Nyack Sketch Log: The Corner Frame ShopPosted: July 10, 2012
The next two exhibits at Hal Parker’s Corner Frame Shop present important pieces of Nyack history — an appropriate topic for someone who has been in business in Nyack for the last 40 years. The current exhibit, Nyack As It Was, As It Is, and his next show, Tappan Zee Bridge Reflections invite the public to witness and document the shifting landscape of the Village of Nyack
Nyack As it Was, As It Is features the photographs of William Waldron. During a lifetime devoted to his three loves: family, his hometown and photography, Waldron amassed an enromous visual record of Nyack in the 30’s, 40’s and 50’s. Waldron developed his love for the camera in Nyack High School’s photography club. According to his son Peter, who is the custodian of Waldron’s photographic record, his father was constantly taking pictures. If there was a public event, or if something was being built or demolished, Waldron was there to point his lens.
It just so happens that Waldron’s life overlapped a period of great upheaval in the village. He captures the excavation of massive rock cuts for roads and thruways, the devastation of fires, like the one that destroyed McDermott’s and the erection of massive public works like the Tappan Zee Bridge. “My father never imagined that there would be an exhibition of his work” Peter Waldron told me. “He took all of these photos for our family album.”
The Waldron family has been in Nyack since before the Civil War, a conflict his ancestor’s joined. Waldron Terrace and the namesake street are on the land where his great grandfather once farmed. Maybe his family’s generational association with village gave every structure and element of the topography enhanced sentimental meaning. Up until the mid twentieth century, the American landscape was a static and settled affair. The construction or destruction of a building was a major and prolonged event, worthy of fanfare and documentation.
Elizabeth Turk, who selected the photographs and curated the Waldron exhibit with Parker, said that she has been inspired by his example. “If William Waldron was around, he would have been taking pictures of each stage of construction of the new Walgreens,” Turk suggests. After seeing the exhibit, local designer and business owner Karen Houghton told Turk that she was going to start recording the evolving landscape of the village.
Parker’s next exhibit Tappan Zee Bridge Reflections honors the tradition of the citizen documentarian that Waldron exemplified by asking artists to focus their creative attention on the Tappan Zee Bridge before its proposed demolition and reconstruction. Over two-dozen artists are expected to be included in the juried exhibit. The public is invited to attend an opening reception that will be held on Sunday, August 5 at 2p.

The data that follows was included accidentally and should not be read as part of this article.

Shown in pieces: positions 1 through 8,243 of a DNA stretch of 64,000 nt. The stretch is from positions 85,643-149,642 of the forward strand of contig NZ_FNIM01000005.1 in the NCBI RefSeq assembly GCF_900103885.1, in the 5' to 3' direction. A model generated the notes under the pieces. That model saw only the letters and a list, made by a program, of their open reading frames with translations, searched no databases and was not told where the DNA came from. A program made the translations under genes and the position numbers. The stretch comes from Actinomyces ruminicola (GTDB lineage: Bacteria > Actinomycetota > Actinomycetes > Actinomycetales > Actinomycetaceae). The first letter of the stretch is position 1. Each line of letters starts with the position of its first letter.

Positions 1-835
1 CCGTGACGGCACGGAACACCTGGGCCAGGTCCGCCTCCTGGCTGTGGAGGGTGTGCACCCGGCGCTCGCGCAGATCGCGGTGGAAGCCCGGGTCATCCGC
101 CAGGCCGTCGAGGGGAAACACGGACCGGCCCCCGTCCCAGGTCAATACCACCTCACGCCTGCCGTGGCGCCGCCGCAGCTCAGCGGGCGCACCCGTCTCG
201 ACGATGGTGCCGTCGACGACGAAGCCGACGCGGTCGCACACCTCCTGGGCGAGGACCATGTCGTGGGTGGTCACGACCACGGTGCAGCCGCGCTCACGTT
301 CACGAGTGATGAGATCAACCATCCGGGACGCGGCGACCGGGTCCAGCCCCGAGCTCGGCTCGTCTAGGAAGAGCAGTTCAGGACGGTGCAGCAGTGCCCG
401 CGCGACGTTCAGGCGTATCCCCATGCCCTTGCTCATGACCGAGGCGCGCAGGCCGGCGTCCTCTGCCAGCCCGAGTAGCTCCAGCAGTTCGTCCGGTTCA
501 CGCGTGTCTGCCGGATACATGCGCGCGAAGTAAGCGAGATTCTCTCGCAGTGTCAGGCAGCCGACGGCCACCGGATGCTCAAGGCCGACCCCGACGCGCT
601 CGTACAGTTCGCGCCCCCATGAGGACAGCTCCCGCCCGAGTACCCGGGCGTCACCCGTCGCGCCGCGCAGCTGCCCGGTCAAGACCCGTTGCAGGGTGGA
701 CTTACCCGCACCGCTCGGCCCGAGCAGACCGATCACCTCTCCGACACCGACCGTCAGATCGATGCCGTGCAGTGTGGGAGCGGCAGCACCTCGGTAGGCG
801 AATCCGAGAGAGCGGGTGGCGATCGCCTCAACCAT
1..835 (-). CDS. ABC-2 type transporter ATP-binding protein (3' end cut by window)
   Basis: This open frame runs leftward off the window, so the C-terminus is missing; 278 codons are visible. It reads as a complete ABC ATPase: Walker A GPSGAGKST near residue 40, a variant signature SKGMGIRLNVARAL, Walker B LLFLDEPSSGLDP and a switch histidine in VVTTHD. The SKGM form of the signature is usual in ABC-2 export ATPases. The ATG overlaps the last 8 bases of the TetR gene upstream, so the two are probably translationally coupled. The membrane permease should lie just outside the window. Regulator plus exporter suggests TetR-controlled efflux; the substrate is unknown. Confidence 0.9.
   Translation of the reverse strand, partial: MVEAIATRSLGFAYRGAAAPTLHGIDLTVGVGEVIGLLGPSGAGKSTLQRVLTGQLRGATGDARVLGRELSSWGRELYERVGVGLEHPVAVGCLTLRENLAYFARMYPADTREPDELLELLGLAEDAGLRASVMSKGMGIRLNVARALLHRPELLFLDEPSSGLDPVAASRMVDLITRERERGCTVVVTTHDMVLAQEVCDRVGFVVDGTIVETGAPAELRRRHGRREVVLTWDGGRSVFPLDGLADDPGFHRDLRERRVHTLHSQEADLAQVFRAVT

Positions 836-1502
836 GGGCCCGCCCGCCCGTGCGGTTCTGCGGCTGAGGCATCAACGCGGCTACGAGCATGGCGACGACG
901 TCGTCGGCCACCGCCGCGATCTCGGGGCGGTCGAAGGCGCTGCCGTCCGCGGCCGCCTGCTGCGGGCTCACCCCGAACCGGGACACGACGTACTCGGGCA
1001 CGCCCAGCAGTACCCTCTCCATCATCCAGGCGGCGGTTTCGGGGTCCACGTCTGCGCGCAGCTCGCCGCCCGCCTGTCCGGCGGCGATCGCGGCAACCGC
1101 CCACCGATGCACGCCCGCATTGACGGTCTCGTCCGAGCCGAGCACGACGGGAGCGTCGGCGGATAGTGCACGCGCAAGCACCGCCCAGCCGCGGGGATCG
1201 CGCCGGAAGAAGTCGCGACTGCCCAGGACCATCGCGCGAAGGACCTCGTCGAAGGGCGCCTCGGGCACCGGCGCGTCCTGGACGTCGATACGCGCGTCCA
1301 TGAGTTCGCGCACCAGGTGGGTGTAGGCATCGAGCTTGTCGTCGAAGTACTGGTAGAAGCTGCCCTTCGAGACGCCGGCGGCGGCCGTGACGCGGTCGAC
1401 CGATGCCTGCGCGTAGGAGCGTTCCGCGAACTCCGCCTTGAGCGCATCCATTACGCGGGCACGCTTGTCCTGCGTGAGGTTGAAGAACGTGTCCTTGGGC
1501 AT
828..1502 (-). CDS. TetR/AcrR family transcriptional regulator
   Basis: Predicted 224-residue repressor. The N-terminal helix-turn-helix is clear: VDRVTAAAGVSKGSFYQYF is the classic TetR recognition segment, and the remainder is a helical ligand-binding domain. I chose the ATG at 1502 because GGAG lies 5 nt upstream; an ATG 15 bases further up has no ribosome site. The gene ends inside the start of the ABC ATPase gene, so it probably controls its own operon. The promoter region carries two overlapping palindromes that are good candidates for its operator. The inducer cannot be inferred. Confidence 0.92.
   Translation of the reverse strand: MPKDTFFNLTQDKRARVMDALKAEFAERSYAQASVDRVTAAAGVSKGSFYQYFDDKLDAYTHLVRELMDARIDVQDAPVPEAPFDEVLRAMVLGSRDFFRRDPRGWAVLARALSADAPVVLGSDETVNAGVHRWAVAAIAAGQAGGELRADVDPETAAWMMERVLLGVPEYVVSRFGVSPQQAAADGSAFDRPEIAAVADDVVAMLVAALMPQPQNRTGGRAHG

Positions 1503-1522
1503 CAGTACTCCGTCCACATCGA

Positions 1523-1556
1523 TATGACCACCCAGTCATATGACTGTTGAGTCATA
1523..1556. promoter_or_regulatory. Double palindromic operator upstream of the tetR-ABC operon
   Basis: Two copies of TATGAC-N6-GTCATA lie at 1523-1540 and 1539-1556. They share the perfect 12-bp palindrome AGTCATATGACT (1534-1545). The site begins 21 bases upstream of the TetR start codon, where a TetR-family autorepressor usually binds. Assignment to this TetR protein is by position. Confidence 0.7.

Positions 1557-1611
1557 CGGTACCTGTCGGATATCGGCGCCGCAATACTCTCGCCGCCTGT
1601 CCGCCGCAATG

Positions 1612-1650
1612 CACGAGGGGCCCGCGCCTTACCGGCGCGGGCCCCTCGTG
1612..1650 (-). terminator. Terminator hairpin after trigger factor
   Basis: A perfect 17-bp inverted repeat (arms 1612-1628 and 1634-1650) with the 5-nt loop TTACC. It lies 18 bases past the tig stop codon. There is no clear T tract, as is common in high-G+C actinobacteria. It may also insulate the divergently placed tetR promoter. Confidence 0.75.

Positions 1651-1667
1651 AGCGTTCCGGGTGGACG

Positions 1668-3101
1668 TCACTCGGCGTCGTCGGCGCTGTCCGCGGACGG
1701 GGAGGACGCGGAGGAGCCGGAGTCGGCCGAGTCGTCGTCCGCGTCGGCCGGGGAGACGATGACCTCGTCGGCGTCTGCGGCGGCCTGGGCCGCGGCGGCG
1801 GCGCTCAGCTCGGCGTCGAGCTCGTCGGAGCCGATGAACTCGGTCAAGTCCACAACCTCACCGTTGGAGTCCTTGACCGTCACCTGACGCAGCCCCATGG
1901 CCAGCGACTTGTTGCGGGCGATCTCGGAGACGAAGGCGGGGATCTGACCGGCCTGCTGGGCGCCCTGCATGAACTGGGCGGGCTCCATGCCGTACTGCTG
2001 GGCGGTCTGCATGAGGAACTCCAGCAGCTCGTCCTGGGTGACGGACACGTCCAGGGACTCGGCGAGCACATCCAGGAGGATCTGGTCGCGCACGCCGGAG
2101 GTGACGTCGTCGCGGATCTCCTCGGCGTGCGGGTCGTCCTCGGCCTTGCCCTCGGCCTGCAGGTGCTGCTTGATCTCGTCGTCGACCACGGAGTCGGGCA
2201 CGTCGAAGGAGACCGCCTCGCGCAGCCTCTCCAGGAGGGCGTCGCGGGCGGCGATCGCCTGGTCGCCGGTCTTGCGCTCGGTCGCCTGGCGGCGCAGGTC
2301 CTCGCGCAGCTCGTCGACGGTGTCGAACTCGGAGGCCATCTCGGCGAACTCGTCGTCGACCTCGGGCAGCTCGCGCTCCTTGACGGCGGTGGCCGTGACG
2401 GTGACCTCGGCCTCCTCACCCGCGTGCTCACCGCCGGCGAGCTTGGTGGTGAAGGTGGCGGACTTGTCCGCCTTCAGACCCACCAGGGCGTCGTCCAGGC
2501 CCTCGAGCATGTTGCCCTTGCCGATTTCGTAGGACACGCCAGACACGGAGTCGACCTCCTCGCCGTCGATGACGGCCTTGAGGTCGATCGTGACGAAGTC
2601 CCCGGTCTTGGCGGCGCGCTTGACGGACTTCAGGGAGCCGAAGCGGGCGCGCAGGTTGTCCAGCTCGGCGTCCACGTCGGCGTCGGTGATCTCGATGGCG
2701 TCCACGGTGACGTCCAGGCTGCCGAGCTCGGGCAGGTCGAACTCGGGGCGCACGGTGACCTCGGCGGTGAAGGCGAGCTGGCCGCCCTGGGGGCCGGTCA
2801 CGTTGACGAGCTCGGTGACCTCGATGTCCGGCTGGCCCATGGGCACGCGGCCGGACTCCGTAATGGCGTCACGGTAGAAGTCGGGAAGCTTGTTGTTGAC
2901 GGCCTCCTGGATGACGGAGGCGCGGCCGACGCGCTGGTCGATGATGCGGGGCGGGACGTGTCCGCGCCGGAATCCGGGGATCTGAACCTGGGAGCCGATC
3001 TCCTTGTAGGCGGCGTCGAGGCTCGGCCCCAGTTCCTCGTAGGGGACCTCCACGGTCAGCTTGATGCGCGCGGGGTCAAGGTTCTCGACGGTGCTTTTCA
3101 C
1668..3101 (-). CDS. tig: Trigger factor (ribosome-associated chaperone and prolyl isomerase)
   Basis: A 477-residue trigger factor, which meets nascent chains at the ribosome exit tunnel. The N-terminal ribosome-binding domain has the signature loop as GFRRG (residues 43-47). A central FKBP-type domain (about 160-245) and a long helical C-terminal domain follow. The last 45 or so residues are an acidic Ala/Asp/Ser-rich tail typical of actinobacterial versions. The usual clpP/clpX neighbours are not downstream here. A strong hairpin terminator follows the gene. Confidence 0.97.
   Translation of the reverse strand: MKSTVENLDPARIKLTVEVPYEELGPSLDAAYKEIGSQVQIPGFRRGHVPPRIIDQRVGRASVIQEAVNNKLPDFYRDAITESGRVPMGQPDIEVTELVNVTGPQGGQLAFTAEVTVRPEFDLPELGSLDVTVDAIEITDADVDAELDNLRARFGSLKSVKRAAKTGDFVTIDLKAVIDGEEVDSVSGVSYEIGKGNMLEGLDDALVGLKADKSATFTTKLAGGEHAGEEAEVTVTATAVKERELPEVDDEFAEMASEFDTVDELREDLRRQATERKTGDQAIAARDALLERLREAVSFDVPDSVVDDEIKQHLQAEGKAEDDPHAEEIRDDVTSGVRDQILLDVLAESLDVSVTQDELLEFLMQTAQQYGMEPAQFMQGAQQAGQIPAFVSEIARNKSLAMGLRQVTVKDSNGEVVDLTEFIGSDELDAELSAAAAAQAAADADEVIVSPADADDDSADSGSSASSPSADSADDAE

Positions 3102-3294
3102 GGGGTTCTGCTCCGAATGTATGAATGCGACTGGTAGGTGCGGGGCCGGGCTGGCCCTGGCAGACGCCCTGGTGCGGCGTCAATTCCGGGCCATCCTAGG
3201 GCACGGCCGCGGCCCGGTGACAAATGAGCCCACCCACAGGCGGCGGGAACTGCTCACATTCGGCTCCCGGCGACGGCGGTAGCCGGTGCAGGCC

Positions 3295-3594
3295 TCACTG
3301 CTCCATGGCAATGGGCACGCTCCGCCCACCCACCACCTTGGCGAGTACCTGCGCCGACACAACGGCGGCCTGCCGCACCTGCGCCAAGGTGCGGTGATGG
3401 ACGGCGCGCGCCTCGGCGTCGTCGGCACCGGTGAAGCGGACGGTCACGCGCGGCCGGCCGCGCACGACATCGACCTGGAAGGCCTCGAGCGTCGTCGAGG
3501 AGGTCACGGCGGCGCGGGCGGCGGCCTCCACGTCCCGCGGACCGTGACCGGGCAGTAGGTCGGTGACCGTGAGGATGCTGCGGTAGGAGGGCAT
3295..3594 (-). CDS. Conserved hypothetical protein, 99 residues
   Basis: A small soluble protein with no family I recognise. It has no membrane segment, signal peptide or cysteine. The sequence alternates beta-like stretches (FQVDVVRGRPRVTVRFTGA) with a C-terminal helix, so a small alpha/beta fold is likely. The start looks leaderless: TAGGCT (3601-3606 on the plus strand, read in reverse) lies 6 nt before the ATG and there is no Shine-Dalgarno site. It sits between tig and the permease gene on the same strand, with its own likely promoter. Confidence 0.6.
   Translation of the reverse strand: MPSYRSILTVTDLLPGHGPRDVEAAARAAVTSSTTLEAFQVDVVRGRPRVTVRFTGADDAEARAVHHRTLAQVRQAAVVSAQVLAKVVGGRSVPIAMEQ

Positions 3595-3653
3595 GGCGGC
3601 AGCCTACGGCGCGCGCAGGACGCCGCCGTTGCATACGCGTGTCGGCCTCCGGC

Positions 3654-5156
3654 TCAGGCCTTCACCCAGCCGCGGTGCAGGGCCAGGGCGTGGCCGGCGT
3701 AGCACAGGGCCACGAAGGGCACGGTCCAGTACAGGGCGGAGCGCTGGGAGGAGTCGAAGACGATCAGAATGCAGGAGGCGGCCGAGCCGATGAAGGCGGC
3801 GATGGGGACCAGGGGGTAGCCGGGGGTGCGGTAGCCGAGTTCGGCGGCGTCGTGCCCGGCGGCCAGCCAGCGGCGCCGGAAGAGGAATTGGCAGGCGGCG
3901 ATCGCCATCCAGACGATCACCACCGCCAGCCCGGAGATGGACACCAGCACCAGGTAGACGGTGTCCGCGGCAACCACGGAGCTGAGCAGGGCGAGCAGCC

Parker thought this show was important to mount because as one of the communities that will be most impacted by the fate of the Tappan Zee Bridge; Nyack is also the home of many visual artists. “Each day we hear a discussion about the bridge that centers on public policy and politics,” Parker said. “It is also an important time to hear from the artists.”
A portion of the proceeds of all sales will go to VCS, a family service agency with an anti-racist, social justice mission. “In these difficult times, VCS has experienced significant cut backs in their funding. I want to do my part to contribute to their important work,” said Parker, who is the secretary of the VCS Board of Directors.
There is still time for artists to submit work for consideration. There is a non-refundable $10 registration fee. Submissions must be received no later than 5pm Saturday, July 14.
Oil, watercolors, works on paper and photographs, suitably framed for hanging, are eligible for consideration. Submissions can made digitally at email@example.com or in person. The preferred format for digital submissions is jpeg, no less the 300dpi at a minimum of 5×7 inches.
Photographers like William Waldron and the artists that are participating in Tappan Zee Bridge Reflections perform a valuable public service. Imagine if we assembled all of our private photo collections in a massive public album? Combined with the work of local visual artists we would have an extraordinarily comprehensive archive of our existence. By being thoughtful documentarians of our experience, we can take stock of what merits celebration and note of what warrants improvement.
Unlike many exhibitions where you are asked to come and admire talents allegedly beyond your grasp, these two exhibits invite you to imagine yourself as more than just a passive spectator. If you use a camera, or a pen or a brush to record the world around you, especially as the pace of change accelerates, future generations of your family and your community will be in your debt.